Skip to content

Reporting for CES

Recently, I’ve heard frustrations over the way Coordinated Entry Systems (CES) operate, but when I inquire in regards to “what do your reports say?” I usually get blank stares. Purely anecdotal updates about the effectiveness of homeless systems no longer suffice to assure our trust that our systems are working. We might feel we are fighting an uphill battle with homelessness and the success of our new CES. If your CoC hasn’t committed to reviewing the reporting, you may have no idea or the wrong idea about how your system is working.  This affects collaborations and the usefulness of your system design.

I recently read through a Focus Strategies review of a large Coordinated Entry System and was surprised to see it mentioned that data quality was one of the findings. It surprises me because by now, most of us know we can’t make system improvements without first knowing what might need to be improved. That requires a commitment to use the data as it flows through to relevant reporting.

Here are some suggestions we’ve come up with regarding data and the operation of your CES

  1. Put your data commitment in writing – support the value of data and indicate you have plans to use it in CoC strategic plans, Coordinated Entry Systems or special homeless programs.
  2. Commit to reviewing relevant reporting at every appropriate work group meeting. By “relevant” we mean information that your committee is able to take action against to improve the program.
  3. Document your data collection and reporting design; include areas of responsibility, users of the data, mechanisms for iterative improvement around the design of programs.
  4. Set baselines using the existing federal reports (HIC, PIT AHAR), use these as a placeholder to assess improvements.
  5. Set simple performance goals and don’t get hung up on reaching them. Goals are a valuable springboard and you’ll be able to adjust those goals as things progress and more information becomes available.
  6. Keep things simple – a CoC doesn’t need comprehensive dashboards, extensive lists of data points or a think tank of PhD data scientists to determine how things are working.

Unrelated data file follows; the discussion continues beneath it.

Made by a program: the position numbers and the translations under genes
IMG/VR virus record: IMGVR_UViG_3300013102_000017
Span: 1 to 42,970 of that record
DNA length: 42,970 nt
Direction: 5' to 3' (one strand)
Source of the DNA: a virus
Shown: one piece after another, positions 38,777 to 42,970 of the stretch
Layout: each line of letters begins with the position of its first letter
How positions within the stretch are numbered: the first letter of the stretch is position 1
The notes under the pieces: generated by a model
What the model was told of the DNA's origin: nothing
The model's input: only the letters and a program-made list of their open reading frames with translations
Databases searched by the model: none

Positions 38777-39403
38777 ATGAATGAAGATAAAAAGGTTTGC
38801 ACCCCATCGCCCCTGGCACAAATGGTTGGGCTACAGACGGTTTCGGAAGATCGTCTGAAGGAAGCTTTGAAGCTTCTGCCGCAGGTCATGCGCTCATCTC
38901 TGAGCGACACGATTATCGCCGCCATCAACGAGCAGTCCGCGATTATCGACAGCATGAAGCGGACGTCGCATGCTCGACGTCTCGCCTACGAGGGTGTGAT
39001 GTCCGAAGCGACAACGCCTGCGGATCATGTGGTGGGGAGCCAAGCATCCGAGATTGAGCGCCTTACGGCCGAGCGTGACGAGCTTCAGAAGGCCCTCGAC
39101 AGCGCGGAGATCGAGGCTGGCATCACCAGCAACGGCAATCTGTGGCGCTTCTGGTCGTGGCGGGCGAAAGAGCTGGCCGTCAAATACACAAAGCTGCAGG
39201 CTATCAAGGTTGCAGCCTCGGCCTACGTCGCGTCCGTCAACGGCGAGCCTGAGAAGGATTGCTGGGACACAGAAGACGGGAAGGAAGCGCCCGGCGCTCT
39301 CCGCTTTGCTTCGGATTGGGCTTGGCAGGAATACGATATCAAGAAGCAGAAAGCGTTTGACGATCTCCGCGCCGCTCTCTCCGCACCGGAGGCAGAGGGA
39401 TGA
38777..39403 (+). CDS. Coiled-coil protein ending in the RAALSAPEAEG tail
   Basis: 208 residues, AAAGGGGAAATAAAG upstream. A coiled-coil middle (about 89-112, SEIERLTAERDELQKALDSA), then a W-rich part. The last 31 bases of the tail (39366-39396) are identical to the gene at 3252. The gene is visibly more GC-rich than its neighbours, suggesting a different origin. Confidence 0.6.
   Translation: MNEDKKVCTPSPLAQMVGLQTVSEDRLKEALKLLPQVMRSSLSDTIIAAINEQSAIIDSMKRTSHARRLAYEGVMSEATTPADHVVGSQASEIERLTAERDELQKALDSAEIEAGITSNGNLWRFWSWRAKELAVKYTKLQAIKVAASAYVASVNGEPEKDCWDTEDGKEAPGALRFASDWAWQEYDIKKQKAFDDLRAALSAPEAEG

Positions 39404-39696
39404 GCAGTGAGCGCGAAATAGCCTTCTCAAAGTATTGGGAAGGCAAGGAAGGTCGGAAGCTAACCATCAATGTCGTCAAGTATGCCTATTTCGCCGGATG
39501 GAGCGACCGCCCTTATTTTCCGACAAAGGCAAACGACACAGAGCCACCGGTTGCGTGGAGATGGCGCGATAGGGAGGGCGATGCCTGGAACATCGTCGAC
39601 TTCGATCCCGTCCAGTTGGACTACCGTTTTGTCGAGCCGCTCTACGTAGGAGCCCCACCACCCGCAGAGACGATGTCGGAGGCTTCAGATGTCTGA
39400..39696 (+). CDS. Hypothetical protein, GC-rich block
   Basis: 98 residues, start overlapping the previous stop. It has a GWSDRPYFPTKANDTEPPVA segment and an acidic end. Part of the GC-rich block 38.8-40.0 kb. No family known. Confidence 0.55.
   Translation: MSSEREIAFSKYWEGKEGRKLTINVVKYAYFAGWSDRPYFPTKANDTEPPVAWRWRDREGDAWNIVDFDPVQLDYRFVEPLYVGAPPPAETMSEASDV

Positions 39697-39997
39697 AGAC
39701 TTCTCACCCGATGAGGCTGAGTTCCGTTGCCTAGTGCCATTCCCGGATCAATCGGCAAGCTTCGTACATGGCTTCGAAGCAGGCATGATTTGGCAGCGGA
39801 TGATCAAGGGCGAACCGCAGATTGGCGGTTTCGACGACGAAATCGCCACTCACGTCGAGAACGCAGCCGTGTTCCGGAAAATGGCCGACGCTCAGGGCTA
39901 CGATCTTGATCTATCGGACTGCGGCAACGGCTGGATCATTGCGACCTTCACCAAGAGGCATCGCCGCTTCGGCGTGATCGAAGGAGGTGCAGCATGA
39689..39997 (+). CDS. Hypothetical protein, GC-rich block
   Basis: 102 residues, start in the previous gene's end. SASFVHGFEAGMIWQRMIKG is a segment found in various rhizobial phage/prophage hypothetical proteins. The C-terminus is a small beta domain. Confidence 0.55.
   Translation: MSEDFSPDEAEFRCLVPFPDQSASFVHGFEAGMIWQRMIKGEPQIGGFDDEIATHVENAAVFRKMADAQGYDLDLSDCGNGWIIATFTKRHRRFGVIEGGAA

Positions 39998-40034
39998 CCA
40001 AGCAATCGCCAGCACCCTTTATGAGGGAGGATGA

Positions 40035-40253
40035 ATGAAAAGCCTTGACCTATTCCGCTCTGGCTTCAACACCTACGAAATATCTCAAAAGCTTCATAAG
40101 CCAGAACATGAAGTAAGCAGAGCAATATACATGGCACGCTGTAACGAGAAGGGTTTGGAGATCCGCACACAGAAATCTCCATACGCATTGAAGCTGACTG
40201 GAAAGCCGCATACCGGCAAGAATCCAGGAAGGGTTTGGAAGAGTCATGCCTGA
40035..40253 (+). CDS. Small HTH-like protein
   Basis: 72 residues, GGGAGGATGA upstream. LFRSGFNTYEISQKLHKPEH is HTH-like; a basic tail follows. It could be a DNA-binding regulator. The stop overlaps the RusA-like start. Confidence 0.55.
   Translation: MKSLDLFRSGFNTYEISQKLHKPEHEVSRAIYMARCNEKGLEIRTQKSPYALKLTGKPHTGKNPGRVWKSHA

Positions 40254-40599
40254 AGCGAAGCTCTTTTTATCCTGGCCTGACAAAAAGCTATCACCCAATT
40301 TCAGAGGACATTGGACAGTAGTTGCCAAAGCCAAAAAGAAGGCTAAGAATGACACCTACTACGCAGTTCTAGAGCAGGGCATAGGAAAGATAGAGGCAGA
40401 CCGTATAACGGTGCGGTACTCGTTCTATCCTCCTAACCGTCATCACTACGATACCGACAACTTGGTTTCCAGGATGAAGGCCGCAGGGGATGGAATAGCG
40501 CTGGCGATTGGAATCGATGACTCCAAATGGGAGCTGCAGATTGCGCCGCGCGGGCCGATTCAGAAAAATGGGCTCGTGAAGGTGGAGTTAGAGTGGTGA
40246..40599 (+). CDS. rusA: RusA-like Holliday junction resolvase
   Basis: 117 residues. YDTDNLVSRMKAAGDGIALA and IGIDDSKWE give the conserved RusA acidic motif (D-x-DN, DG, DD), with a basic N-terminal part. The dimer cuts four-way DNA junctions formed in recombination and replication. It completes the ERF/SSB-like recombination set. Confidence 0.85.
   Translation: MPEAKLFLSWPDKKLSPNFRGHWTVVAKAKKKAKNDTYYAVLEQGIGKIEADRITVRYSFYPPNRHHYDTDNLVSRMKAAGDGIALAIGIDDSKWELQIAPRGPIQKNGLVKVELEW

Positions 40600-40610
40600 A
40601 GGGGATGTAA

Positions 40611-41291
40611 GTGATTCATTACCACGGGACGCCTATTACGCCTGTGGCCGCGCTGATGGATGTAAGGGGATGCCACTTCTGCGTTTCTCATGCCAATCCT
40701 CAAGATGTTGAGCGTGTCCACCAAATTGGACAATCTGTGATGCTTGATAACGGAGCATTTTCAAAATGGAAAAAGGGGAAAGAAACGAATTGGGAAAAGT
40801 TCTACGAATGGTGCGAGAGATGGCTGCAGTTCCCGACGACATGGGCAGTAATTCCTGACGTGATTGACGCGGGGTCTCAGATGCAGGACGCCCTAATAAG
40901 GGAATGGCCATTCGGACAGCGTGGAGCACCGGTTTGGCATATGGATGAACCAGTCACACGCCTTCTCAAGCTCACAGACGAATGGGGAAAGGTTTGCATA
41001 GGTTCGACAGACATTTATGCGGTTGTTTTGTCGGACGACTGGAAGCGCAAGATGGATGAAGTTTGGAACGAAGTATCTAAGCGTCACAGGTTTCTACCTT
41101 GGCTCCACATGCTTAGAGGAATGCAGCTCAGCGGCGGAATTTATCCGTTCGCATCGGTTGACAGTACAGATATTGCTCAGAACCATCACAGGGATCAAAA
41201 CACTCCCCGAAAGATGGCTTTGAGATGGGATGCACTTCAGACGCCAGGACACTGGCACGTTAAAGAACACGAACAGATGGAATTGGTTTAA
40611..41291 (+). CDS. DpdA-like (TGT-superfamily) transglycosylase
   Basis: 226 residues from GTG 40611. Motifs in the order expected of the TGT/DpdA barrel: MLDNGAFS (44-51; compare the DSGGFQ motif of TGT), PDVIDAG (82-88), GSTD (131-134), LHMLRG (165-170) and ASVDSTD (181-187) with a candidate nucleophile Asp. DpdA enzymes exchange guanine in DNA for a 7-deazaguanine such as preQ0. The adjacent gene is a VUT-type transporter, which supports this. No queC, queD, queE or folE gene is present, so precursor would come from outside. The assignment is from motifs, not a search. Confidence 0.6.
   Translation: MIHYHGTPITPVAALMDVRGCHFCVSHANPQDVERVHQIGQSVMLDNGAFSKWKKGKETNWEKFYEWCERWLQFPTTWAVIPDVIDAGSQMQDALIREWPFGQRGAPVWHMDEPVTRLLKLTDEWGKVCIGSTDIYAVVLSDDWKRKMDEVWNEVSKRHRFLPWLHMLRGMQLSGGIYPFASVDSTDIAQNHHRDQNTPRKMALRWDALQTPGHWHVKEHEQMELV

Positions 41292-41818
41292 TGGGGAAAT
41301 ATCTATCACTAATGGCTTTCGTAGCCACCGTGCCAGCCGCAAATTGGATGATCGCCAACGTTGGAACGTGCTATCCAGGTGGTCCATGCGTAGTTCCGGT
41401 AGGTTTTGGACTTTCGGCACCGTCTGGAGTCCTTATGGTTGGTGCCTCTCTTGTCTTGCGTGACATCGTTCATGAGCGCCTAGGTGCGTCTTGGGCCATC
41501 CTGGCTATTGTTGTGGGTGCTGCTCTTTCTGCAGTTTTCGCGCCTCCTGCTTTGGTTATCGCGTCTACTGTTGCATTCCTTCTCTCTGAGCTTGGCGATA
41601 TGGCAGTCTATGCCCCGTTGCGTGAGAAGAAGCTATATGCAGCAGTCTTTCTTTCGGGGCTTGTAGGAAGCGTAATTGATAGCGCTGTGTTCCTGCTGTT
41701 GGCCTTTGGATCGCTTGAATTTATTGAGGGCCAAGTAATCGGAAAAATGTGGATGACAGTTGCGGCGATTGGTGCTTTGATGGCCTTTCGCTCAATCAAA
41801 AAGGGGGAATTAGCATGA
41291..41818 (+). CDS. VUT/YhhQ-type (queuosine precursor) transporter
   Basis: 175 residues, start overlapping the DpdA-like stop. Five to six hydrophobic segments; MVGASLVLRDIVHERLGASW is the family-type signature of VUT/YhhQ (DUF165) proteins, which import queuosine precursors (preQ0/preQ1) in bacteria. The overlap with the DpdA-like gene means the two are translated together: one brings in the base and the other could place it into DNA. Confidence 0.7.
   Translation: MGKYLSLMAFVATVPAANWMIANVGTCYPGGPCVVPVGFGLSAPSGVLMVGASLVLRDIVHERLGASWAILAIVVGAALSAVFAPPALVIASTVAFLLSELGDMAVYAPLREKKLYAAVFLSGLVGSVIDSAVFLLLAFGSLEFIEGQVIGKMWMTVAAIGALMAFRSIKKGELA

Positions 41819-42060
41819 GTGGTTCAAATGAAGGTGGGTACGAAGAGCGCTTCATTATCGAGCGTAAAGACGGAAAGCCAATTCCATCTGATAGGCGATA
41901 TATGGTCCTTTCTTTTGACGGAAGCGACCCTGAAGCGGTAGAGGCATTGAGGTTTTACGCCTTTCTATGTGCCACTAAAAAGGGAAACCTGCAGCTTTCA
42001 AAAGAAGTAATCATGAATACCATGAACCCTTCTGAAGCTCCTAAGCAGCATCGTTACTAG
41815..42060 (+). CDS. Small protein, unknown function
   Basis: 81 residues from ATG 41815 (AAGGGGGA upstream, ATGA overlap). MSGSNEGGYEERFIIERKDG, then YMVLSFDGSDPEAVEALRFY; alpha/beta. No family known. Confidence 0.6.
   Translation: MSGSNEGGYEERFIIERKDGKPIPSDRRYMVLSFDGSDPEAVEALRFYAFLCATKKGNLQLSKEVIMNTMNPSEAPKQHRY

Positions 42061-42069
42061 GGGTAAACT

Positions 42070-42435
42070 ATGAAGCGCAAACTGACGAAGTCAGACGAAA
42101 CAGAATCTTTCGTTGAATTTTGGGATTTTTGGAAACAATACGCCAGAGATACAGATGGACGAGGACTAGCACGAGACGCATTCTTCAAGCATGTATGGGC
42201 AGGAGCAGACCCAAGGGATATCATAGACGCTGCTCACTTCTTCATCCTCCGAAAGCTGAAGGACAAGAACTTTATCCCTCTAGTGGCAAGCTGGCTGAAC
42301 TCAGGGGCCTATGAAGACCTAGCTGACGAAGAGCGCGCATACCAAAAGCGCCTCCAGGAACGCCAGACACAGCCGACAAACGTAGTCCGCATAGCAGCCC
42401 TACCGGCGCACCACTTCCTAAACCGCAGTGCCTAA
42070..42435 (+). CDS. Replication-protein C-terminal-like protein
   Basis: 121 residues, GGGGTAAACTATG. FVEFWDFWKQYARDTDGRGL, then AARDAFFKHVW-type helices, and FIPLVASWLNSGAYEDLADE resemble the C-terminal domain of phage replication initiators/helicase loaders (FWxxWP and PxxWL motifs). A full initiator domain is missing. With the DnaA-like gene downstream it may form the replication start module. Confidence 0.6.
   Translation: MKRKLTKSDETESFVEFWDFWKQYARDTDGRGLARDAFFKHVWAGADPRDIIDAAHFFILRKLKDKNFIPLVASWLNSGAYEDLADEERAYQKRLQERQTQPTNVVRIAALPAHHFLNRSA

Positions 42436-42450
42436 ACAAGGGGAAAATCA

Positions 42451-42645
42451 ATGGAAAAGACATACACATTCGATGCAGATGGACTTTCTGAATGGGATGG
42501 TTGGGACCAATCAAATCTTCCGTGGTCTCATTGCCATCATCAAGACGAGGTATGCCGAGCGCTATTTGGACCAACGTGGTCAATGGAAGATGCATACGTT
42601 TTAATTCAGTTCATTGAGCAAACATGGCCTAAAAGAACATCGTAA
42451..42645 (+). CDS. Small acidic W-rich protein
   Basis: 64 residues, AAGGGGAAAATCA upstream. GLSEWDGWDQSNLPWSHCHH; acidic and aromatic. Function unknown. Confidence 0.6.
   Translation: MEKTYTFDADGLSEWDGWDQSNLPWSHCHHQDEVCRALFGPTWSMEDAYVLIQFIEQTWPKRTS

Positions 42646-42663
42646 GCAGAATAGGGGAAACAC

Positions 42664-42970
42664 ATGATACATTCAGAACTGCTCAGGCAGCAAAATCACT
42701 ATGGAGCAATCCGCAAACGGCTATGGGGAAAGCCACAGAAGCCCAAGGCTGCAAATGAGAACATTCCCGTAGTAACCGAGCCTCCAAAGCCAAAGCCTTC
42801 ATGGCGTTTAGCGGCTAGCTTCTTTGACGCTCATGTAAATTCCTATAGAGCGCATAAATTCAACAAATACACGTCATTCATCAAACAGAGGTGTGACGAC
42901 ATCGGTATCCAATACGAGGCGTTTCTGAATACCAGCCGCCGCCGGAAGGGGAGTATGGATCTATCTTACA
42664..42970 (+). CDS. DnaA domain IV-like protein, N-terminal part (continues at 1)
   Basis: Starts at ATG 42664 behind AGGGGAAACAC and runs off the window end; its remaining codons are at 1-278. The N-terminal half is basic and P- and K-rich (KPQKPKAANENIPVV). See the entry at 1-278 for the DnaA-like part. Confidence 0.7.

7. Demand data quality. Put it in writing and make it part of the periodic reviews. Check it and make a practice of dealing with irregularities and improvements.
  8. Rely on local universities and trade/community colleges for help with data compilation and analysis. Look for interns who want to help.
  9. Define what transparency means to your CoC and your processes. Allow new ideas to develop as stakeholders become confident that their feedback is being considered openly and valued.
  10. Onboard funders, elected officials and advocates – provide talking points about system progress and pay special attention to areas that are important to them.
  11. Know that all kinds of unique information will come to light as you begin to review the basic data, things you had not thought possible but that can be used to spur new insights.

Here are some suggested data elements that can indicate how the system might be performing. Most of these can be taken from simple data exports so there is no need to write complex reports to determine the following:

  • How many persons have been contacted?
  • Number of assessments taken?
  • Geographical areas people come from?
  • How long have people been outside?
  • Who gets lost and where do they get lost?
  • What referrals do your providers accept and deny?
  • How many persons accessing the system didn’t meet the Homeless or At-Risk definitions?
  • How are acuity scores aligning with housing interventions?
  • How many placement successes by case manager?
  • How many placement successes are resulting from case conferencing?

Best practices and analysis around system coordination are being published more frequently. If your CoC has not identified a way to analyze CES data, it could be missing out on valuable insights because you are unable to compare to more mature systems.

At a recent meeting of the Tech Bay Area Advocates I ran into a former CIO for a large Sonoma County winery. I thought back to 20 years ago when a close friend in the networking world told me that one of the primary reasons for this winery’s enormous success was their commitment to IT infrastructure and reporting.

Your homeless services are only as effective as their supportive infrastructure and we offer that your plans need to include a written commitment to the use of data.  Of course this applies to more than Coordinated Entry too so we encourage you to commit, design and measure your results. Don’t make it complicated – just get started!

We’ve created a fun poll to find out who relies on CES reporting and what they may be finding out about their system.  If you’d like to participate click here.  We’ll post the results in January.